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Service Star Flags (U.S.)

Last modified: 2003-07-12 by rick wyatt
Keywords: united states | service star | blue star | gold star | ww i | ww ii | sons in service | in service |
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[Service Star flag] [Service Star flag] [Service Star flag] by Rick Wyatt, 12 January 1999

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The "Sons in Service" flag was used during World War I and World War II. Each family was entitled to hang a small Son In Service flag in their window, the blue star in the center of the red-bordered white rectangle signified a family member in active service. The star was replaced (or covered) with a gold star (in practice, yellow or dark yellow) if the family member died in action. (Hence the name of the organization "Gold Star Mothers" of women who had lost sons in the war.) There were other variations to the star for missing in action, injured, captured, etc, etc, but flags of that sort are rarely, if ever, seen.

Sons in Service flags made and used by families usually were no larger than about one foot long. They were always hung vertically, a stick being sewn into the top heading of the flag and a piece of string attached to both ends of the stick - the string suspended at its midpoint from a hook or some other feature of a front window of the home.

If a family had a husband and a son, or multiple family members in the service of their country, then additional blue stars were set into the white rectangle. Organizations and corporations extended this practice to fly flags incorporating stars for each of their members/employees who were off to war and, of course, would change/overlay the blue stars with gold ones when the news came back that one of theirs had died in action. These larger flags (I have one with some 50 stars in a circle, a quarter of them in gold, measuring about 8 feet long overall) were sometimes flown outside on a pole, but most often were suspended from the ceiling of the factory / meeting hall indoors.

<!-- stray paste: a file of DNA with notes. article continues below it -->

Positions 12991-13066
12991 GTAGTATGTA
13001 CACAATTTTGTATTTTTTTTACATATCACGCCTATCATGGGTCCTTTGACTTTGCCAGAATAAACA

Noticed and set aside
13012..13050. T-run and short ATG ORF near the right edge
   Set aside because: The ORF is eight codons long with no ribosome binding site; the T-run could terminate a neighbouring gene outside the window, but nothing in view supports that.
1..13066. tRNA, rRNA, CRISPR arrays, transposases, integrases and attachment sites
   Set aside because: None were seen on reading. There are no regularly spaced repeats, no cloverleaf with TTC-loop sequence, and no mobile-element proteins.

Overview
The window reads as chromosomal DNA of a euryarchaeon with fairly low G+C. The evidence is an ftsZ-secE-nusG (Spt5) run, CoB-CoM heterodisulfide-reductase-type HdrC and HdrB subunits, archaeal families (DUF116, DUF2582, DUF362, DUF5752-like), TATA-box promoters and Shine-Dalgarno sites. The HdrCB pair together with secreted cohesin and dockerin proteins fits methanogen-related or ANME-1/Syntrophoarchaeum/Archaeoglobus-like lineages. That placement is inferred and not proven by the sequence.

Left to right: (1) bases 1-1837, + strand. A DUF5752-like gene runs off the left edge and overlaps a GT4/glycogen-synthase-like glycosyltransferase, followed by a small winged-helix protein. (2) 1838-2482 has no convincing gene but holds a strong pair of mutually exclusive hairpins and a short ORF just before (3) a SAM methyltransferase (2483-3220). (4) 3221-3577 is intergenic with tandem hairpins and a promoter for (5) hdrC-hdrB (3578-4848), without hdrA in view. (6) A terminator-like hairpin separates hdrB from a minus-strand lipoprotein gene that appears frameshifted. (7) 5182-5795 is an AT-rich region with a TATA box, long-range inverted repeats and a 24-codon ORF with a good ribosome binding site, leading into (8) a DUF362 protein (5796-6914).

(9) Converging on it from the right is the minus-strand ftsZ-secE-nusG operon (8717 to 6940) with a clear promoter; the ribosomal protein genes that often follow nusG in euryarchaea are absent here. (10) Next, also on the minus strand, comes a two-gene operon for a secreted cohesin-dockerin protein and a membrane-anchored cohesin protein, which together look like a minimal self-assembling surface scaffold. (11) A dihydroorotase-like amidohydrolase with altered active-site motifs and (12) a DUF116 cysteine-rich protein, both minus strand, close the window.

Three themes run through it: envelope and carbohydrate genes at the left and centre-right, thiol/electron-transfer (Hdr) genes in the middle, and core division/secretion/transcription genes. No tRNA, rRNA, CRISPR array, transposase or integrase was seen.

It is not always easy to determine a date for these flags, though I believe that WW I era flags were more likely to be made of wool, and WW II flags usually were sewn of cotton bunting. However, they are definitely no older than 1917, the date of entry of the USA into WW I. Some WW II era flags with one or two stars were printed on silk and sold retail for those who didn't feel like sewing their own.

Nick Artimovich, 2 May 1997

To elaborate on what Nick Artimovich and Nathan Bliss wrote about this flag, I have a book entitled "The Flag of the United States -- Your Flag and Mine" by Harrison S. Kerrick (Champlin Printing Co., Columbus, Ohio; 1925) that states (pg. 114):

"The State of Massachusetts, by resolution of its House of Representatives, May 28, 1918, established a new form of recognition of service under the U.S. Flag, based upon the practice that arose during the World War of displaying in the home office, club, or factory, a blue star (loyalty, sincerity, justice) upon a white field (hope, purity, truth) each star representing a member of the family or organization in service, by adding thereto certain emblems symbolizing events of service as indicated on opposite page."